Many SMEs have Microsoft controlling their directory (an Active Directory server), and what it integrates with, through Azure AD (even more Microsoft products). It’s advisable that IT admins take flexibility and openness into account for IAM purchase decisions, especially when a domainless enterprise has more freedom of choice. One thing’s for certain: I’d never entrust my family business’s ability to operate to a single supplier, especially if there was a history of bad behavior and dominance over its customers. There are more open alternatives. We’re one of those options, for your consideration, and view identity differently than Microsoft does. JumpCloud believes that you should “own your identity.”
Own Your Identity
That’s how we see it at JumpCloud: customers should be able to connect their identities from a directory that they manage and control to the resources they wish to connect to. We want IT organizations to have the freedom to choose the IT technology that’s right for their organization. Our Q2 2022 product roadmap expands upon JumpCloud’s years-long initiative to provide an extensive library of SSO connectors that make integrations with your IAM infrastructure and services much easier. That’s the differentiating factor between JumpCloud SSO and Azure AD: you control your directory and we securely connect you to a wider range of technology.
The aforementioned Google scenario plays out differently with JumpCloud. We integrate with Google as an identity provider (IdP) as well as Microsoft, but extend what’s possible throughout the user lifecycle through our platform, including cross-OS device management, smart groups, and Zero Trust access control. Users can integrate with the PaaS services they desire, using their Google/JumpCloud credentials. Our directory provides autonomy and overall control of your directory (including security policies), who’s in it, where you share that information, and what services you integrate with.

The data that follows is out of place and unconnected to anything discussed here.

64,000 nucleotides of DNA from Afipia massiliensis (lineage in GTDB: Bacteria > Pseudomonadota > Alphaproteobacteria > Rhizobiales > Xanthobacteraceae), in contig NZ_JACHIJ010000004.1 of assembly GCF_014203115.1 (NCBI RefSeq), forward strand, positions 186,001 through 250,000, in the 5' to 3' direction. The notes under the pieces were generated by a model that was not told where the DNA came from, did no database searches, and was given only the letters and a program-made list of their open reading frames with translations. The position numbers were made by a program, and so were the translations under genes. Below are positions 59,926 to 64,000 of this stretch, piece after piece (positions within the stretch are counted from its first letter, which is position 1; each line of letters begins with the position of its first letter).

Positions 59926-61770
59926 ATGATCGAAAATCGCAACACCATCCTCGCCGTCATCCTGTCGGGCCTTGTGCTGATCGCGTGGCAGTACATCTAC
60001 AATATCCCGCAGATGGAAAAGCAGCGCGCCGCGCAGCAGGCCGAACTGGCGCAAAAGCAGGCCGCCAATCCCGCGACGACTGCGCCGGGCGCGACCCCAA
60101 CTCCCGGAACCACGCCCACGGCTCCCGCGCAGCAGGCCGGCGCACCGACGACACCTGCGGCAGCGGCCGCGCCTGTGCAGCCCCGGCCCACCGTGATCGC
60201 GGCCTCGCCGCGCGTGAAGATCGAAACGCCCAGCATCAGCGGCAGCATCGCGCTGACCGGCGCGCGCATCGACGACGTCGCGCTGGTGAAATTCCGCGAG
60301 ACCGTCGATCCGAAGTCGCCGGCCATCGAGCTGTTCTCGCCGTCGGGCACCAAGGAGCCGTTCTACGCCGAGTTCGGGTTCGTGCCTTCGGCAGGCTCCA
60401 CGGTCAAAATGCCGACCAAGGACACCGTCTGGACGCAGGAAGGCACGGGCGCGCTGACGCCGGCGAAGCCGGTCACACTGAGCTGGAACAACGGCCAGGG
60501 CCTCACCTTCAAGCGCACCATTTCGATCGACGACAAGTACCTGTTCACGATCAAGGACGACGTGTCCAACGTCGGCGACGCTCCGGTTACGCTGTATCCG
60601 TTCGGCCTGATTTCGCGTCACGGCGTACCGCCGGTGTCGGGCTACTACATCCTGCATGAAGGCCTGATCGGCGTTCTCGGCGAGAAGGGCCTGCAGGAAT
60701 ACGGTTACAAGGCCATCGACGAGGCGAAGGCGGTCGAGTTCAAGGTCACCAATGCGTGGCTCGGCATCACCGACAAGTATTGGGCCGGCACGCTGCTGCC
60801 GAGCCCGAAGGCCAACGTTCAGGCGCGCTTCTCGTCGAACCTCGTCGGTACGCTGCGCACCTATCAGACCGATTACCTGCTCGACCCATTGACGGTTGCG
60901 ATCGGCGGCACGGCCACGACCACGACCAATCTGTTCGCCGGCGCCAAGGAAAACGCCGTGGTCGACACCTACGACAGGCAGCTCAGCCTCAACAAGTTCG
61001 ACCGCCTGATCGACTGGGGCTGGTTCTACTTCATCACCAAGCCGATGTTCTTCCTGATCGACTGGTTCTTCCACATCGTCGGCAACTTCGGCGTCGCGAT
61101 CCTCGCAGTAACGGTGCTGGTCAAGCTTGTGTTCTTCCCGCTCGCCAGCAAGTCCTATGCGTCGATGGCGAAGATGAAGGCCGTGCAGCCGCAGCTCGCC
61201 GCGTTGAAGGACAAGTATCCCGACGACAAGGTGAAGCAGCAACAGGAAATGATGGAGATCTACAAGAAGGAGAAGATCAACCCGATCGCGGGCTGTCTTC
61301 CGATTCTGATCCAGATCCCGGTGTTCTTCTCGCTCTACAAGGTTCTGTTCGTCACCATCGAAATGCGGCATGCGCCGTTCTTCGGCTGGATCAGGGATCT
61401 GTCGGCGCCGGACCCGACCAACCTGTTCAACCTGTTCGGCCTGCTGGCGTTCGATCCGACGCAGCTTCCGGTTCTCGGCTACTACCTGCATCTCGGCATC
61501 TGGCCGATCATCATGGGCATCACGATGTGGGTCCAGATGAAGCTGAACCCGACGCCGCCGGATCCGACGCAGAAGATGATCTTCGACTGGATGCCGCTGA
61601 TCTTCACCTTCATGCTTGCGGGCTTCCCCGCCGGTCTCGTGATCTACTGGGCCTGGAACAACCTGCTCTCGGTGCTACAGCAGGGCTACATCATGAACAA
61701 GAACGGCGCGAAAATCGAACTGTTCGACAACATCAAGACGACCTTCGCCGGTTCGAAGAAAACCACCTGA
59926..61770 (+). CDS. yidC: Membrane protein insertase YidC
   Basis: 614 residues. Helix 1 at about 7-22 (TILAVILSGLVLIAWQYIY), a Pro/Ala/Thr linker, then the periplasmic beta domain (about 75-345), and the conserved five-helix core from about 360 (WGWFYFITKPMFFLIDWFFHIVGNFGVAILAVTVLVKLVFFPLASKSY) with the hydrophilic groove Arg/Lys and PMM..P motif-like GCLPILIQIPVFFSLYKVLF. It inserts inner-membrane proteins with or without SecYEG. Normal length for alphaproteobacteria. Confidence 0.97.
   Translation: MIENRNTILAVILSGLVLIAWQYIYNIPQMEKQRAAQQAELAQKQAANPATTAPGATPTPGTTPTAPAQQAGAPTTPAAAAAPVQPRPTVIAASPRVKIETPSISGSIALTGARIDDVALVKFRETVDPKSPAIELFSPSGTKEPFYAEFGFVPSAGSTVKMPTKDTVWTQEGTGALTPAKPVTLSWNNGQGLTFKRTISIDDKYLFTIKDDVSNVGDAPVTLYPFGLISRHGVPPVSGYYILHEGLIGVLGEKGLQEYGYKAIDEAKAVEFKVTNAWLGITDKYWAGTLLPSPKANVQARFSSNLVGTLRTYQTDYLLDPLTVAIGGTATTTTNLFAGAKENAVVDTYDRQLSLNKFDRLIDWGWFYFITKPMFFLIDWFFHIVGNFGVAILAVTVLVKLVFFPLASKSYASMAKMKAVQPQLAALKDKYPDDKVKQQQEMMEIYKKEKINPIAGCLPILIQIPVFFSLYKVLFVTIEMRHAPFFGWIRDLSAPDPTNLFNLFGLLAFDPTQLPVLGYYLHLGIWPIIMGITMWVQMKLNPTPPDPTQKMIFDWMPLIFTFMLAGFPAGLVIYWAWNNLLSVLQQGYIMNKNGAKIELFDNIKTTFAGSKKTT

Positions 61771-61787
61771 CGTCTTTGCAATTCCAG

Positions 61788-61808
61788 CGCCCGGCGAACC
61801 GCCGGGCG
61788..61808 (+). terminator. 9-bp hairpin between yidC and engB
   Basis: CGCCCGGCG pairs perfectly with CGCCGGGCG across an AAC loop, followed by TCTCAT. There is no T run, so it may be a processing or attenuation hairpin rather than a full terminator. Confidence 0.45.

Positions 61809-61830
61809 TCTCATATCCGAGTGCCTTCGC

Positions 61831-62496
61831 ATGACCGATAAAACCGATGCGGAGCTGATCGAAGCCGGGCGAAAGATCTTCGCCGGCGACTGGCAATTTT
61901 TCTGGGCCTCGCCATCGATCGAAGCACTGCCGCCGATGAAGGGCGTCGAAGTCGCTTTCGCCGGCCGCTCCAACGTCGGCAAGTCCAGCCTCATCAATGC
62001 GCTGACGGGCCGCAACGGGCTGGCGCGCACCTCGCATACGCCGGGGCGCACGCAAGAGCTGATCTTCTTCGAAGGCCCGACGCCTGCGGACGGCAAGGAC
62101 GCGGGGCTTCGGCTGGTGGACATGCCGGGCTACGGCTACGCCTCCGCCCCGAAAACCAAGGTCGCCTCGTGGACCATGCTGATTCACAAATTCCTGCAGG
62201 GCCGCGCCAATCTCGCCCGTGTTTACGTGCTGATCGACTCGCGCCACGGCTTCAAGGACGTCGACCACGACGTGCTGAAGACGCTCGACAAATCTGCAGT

The objective is to connect users to services through our directory infrastructure and cross-OS user lifecycle management capabilities versus (i) Azure AD keeping SMEs tethered to Windows or (ii) Azure AD “owning” your identity, where it interoperates, and your destination. We’re also available when you need support, which can be expensive when dealing with Microsoft’s support services. Give us a try and see whether JumpCloud is right for your organization.
The JumpCloud directory platform can be standalone but also integrates with Active Directory, Azure Active Directory, Google, and AWS to manage user lifecycle, governance, and IAM. Your IdP is your choice, even if your users reside within a Microsoft Windows domain controller. It’s free for 10 users or 10 devices and premium support is available within the initial 10 days of your account creation. You can register for a personalized demo, or sign up for free.